'He was born to serve'

Hundreds of mourners bid farewell to slain officer

February 11, 2000|By Liz Atwood and Nancy A. Youssef | Liz Atwood and Nancy A. Youssef,SUN STAFF

At a service marked by tears and poignant memories, hundreds of police officers joined family members yesterday to say goodbye to Sgt. Bruce A. Prothero, the off-duty Baltimore County officer who was killed Monday in a robbery at a Pikesville jewelry store.

More than 600 people filled Reisterstown United Methodist Church at 11 a.m. for the funeral. Hundreds of others stood outside, listening on loudspeakers.

After the service, a miles-long procession led by 100 police motorcycles snaked along local roads and beneath highway overpasses, where onlookers had gathered to pay their last respects. The procession ended at Dulaney Valley Memorial Gardens in Timonium, where bagpipes echoed as Prothero was laid to rest at the Fallen Heroes Memorial.

Standing in the church near the flag-draped casket, Ann Prothero read a letter to her husband. "Being a police officer was a big part of who you were," she said through tears. "Although we never thought it would end like this, I know you would never want to become anything else."

The Rev. Frank Trotter said in his eulogy that Prothero came in uniform to the church eight years ago, telling the pastor that he was looking for a church to join and wanted to talk about his faith and his work.

"He told me he loved what he did," Trotter said. "But he knew that long hours were often required and he knew that it was often dangerous. But he told me, for him, being a police officer was a call from God."

Prothero's family and friends remembered him yesterday as a neighbor, husband, brother, father and hero.

Rick Prothero recalled his brother -- "the caboose of an eight-kid train" -- as a curly-haired child who always got the hand-me-downs.

"We stand in awe of our little brother," he said. "He was born to serve, lived to serve and died serving."

Police officers from along the East Coast began assembling outside the church early in the morning. Just before 10: 30 a.m., the officers snapped to attention as the caravan of black limousines carrying Prothero's wife, five children, parents, brothers and sisters pulled up. Flags were dipped as family members walked into the church, many hugging each other and holding hands.

Among the public officials attending the service were County Executive C. A. Dutch Ruppersberger, members of the Baltimore County Council, State Police Superintendent David B. Mitchell and area police chiefs.

Porches of neighboring homes were draped in black bunting. Above one, a sign read: "Sgt. Prothero is in the arms of angels. Our prayers are with you and your family."

Boyhood dream realized

Trotter recalled the life of the man who had wanted to be a police officer since boyhood. Prothero grew up in Rockville and met his future wife in a high school photography class. They went on their first date in 1982 and never parted.

In 1987, Prothero received a degree in sociology and corrections from Towson State University and joined the Baltimore County Police Academy. A year later, Bruce and Ann Prothero were married.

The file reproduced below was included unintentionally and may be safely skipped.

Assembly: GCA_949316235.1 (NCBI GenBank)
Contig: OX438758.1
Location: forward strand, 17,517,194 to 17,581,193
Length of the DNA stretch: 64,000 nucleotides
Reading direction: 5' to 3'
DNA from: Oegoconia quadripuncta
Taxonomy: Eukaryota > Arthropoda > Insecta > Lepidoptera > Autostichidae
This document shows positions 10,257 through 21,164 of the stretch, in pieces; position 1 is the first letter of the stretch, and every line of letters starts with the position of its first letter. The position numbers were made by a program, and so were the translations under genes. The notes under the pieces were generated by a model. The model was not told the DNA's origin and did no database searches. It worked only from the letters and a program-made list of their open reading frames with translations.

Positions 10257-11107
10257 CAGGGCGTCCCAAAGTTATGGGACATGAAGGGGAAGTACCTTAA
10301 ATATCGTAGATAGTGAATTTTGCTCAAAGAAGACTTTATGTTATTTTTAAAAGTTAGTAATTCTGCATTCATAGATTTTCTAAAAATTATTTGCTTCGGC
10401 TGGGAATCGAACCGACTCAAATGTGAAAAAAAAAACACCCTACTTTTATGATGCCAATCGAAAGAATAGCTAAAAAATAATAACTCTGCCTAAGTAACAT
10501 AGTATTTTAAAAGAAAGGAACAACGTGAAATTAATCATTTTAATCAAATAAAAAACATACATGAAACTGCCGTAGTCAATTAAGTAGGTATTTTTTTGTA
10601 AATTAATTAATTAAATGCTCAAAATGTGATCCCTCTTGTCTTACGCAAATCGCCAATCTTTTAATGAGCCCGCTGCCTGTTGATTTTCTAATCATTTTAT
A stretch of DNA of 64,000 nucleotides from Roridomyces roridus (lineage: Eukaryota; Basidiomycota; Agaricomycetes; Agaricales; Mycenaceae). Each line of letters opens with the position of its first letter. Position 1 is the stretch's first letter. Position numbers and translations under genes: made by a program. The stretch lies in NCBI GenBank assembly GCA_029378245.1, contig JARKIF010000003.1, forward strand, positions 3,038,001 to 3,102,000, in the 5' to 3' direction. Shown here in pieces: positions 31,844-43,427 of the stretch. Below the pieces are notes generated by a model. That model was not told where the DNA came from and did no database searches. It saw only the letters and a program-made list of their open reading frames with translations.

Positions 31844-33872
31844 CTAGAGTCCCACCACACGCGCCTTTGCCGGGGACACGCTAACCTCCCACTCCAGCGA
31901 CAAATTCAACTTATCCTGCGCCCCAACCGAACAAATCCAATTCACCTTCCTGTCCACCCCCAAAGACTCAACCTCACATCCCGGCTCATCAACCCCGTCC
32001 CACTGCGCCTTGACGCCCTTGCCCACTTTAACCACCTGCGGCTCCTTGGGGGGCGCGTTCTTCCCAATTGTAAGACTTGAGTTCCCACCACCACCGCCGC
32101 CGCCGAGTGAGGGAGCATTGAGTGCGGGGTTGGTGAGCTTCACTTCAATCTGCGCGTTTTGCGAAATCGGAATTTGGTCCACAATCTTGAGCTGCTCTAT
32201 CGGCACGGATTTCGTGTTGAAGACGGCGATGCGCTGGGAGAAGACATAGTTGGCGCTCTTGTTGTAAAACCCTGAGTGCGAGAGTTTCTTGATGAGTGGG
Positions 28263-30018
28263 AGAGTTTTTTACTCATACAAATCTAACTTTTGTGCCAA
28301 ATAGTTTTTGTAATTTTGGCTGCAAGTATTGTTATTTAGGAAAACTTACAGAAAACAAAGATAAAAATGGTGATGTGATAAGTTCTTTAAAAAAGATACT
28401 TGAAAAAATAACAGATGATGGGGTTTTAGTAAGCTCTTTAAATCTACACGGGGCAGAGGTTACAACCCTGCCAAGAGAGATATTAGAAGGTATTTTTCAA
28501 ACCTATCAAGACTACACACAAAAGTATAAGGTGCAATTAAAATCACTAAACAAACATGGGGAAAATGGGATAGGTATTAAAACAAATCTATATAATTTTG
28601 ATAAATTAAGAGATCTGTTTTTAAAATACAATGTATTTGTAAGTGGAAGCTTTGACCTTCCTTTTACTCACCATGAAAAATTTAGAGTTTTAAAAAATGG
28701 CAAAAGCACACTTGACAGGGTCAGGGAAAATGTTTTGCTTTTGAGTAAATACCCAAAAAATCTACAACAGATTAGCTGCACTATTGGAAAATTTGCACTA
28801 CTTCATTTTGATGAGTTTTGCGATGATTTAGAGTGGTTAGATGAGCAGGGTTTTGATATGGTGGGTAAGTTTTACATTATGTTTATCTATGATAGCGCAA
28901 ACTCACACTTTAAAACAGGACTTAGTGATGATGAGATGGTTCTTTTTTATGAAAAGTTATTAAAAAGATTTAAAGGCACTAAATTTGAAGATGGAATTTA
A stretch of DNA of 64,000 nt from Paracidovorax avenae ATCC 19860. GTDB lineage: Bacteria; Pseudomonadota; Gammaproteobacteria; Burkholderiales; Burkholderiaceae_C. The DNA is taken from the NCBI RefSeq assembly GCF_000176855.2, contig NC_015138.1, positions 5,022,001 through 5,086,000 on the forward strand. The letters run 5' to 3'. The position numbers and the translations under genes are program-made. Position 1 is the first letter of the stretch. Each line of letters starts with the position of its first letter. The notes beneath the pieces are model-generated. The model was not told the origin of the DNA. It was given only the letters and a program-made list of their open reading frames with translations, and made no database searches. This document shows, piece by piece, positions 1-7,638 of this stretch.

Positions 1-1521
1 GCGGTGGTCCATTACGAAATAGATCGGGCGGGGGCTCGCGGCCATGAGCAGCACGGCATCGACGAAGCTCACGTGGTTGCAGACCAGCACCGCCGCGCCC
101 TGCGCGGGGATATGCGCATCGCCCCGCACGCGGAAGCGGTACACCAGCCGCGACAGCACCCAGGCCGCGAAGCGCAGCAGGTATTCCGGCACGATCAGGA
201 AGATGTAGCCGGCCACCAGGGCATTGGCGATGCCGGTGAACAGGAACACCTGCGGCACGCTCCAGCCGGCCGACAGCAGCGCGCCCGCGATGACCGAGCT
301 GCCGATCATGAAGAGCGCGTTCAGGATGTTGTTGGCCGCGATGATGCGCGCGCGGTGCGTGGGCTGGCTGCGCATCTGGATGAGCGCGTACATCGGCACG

The couple had their first child, Holly, in 1993. Two years later, triplets Kimberly, Andrew and Parker were born. Their daughter Hannah followed in 1998.

Yesterday, Trotter read a letter from Holly: "I always had fun with my Dad. Me and my Dad went camping at Harpers Ferry. We rode our bikes to Shepherdstown. We swam in the river. We used to go to the pool. We used to go under water together. When I tapped him he would jump up out of the water. It was fun. I feel sad about my Dad. I will miss him. I love you Daddy, Holly."

Prothero was the fifth Baltimore County police officer to die in the line of duty in the department's 126-year history. Police investigators have been working around-the-clock to find the killers.

"The cause of his death represents all that is wrong with this society today," Baltimore County Police Chief Terrence B. Sheridan said in a brief eulogy. "The reason we are here represents all that is good."

`Happen to any one of us'

Police officers came from as far as New Hampshire and Florida to pay their respects.

"We are all brother police officers," said Sgt. Patrick Doyle, a member of an honor guard unit from the Cambridge Police Department in Dorchester County. "It could happen to any one of us."

Also showing support were relatives of other officers who had died in the line of duty.

"The pain never goes away," said Harvey Groner, whose 24-year-old son, State Trooper 1st Class Mark P. Groner, was killed on the Eastern Shore in 1992. "But it isn't as frequent. Life goes on."

Residents and shop owners lined the street in front of the church.

"I cried and cried" after learning of the shooting, said Vickie Laubner, 60, of Reisterstown. "My children are his age. My grandchildren are his children's age. I just can't imagine what it must be like."

Sgt. Cole Weston, president of Baltimore County Fraternal Order of Police Lodge 4, told the congregation that it was difficult to come up with the words for yesterday's service.

"Everything I wrote down was so angry," he said.

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